In another embodiment, the fuse assembly is configured to reduce the footprint or the pitch of the fuse element. In this embodiment, the method of reducing the footprint of the fuse element includes preparing the fuse element in the form substantially representing the curve, coupling the fuse element between the pair of conductive endcaps, and enclosing the fuse element in the dielectric material. The footprint of the fuse element is reduced when compared with a conventional fuse because the endcaps can be placed closer to one another without a corresponding reduction in the length of the gap formed by the opening of the fuse element.
In another embodiment, the fuse assembly is configured to reduce the footprint of the pitch of the fuse element. In this embodiment, the method of reducing the footprint of the fuse element includes configuring the outside surface of the fuse body into a shape which includes an air gap between the two end caps thereby introducing an increased tracking surface distance between the two end caps.
In another embodiment, the fuse assembly is configured to reduce the footprint of the pitch of the fuse element. In this embodiment, the method of reducing the footprint of the fuse element includes configuring the outside surface of the fuse body into a shape which includes a protruded form of the fuse body between the two end caps thereby introducing an increased tracking surface distance between the two end caps.
The present invention may be better understood, and its numerous objects, features and advantages made apparent to those skilled in the art by referencing the accompanying drawings. The use of the same reference number throughout the several figures designates a like or similar element.
A printed circuit board that incorporates the method and apparatus for increasing dielectric separation between two ends of a fuse element may be included in virtually any and all electrical devices such as computers, telecommunications equipment, amplifiers, TV's, and DVD players. The printed circuit board may also be incorporated in products with embedded electrical systems such as automobiles, aircraft, appliances, heating and cooling systems and even space vehicles. The fuse element preferably protects an electrical circuit included on the printed circuit board against excessive current. In one embodiment, the printed circuit board may be included in a network computer system described below.
Each network device 102 typically executes a network-oriented operating system 110. An example of a network-oriented operating system is the Internetworking Operating System (IOS) commercially available from Cisco Systems, Inc. Each network device 102 may also execute one or more applications 112 under control of the operating system 102. The operating system 102 supervises operation of the applications 112 and communicates over network connections 104 using an agreed-upon network communication protocol, such as Simplified Network Management Protocol (SNMP).
Each device 102 stores information about its current configuration, and other information, in a Management Information Base (MIB) 114. Information in the MIB 114 is organized in one or more MIB variables. The network management station 10 can send fetch and set commands to the device 102 in order to retrieve or set values of MIB variables.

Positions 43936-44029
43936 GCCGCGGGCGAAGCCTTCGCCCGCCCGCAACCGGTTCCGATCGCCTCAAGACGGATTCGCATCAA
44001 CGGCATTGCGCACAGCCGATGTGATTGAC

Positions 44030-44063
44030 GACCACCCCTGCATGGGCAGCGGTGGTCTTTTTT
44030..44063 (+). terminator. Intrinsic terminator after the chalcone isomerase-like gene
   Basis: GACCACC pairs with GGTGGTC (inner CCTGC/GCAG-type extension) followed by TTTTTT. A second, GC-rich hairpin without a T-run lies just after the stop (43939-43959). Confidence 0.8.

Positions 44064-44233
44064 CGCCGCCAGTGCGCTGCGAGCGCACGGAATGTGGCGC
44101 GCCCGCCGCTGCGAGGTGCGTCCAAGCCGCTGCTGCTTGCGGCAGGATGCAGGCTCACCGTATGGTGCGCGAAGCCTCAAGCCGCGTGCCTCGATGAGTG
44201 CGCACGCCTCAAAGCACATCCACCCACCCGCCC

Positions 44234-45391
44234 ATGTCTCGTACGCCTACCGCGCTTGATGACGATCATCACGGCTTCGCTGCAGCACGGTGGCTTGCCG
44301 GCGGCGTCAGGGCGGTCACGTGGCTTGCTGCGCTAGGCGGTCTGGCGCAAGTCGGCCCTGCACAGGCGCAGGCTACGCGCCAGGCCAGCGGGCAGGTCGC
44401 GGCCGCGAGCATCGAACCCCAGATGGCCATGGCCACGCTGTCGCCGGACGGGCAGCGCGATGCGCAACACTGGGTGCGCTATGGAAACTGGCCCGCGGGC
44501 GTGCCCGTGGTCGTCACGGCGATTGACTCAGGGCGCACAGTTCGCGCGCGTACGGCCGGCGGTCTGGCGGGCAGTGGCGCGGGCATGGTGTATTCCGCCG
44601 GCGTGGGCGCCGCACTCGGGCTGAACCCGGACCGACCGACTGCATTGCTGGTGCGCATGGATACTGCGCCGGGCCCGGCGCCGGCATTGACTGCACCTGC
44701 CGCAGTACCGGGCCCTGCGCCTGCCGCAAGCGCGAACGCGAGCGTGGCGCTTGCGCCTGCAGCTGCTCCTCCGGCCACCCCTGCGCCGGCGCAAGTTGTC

Preferably, every electrical circuit included in network 100, and/or any node coupled to the network 100 e.g., the network management station 10 or network device 102, incorporates the method and apparatus for increasing dielectric separation between two ends of a fuse element as described further herein. The fuse element preferably protects the circuit included in network 100 against excessive currents and/or over-voltages. Every printed circuit board included in network 100, and/or any node coupled to the network 100 preferably includes the fuse element with a reduced footprint. Advantageously, the reduced footprint of the fuse element enables higher densities for components mounted on the printed circuit boards included with the hardware of network 100, and/or any node coupled to the network 100.
The network management station 10 executes one or more software components that carry out the functions shown in block diagram form in FIG. 1. For example, the network management station 10 executes a basic input/output system (BIOS) 20 that controls and governs interaction of upper logical layers of the software components with hardware of the network management station. An example of BIOS is the Phoenix ROM BIOS. The network management station 10 also executes an operating system 30 that supervises and controls operation of upper-level application programs. An example of a suitable operating system is the Microsoft Windows NTŪ operating system.
The network management station 10 executes an asynchronous network interface 50 or ANI under control of the operating system 30. The ANI 50 provides an interface to the network 100 and communicates with the network using SNMP or another agreed-upon protocol. The ANI 50 provides numerous low-level services and functions for use by higher-level applications.
The network management station IO executes a network management system 40 that interacts with a database 60 containing information about the managed network 100. The network management system 40 is an example of a network management application. Using a network management application, a manager can monitor and control network components. For example, a network management application enables a manager to interrogate devices such as host computers, routers, switches, and bridges to determine their status, and to obtain statistics about the networks to which they attach. The network management application also enables a manager to control such devices by changing routes and configuring network interfaces. Examples network management applications are Cisco Works, Cisco Works for Switched Internetworks (CWSI), and Cisco View, each of which is commercially available from Cisco Systems, Inc.
The physical fuse element is generally three-dimensional. The shape of the three-dimensional fuse element may vary, depending on a variety of factors such as the application requirement, and the manufacturer. For example, the shape of one fuse element may be cylindrical. The shape of another fuse element may be spiral, wrapped around a cylindrical dielectric. The axis of a traditional three-dimensional fuse element is typically linear. The form of the traditional fuse element may also be described as linear.